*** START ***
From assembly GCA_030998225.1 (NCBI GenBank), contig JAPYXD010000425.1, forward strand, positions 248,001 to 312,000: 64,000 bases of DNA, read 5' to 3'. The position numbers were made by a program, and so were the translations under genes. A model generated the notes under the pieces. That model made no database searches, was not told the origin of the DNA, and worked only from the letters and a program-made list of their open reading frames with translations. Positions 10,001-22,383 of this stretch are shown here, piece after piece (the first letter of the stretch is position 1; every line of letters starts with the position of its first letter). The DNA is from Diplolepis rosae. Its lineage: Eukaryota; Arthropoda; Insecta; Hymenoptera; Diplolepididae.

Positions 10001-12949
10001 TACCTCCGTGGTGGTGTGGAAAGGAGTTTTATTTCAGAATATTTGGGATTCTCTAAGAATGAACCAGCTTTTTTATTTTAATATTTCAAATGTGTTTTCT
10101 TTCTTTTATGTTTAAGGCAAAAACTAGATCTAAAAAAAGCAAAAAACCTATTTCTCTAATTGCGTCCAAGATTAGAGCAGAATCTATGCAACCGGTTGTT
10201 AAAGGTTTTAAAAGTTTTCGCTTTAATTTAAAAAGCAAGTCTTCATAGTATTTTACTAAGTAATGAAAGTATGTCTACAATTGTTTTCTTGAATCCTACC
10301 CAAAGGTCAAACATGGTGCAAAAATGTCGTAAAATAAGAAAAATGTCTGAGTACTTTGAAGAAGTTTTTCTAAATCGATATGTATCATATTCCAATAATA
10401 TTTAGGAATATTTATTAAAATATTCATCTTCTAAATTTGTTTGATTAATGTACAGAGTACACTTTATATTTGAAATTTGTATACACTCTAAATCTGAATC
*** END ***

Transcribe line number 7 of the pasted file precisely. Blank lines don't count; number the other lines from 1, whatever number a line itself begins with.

10401 TTTAGGAATATTTATTAAAATATTCATCTTCTAAATTTGTTTGATTAATGTACAGAGTACACTTTATATTTGAAATTTGTATACACTCTAAATCTGAATC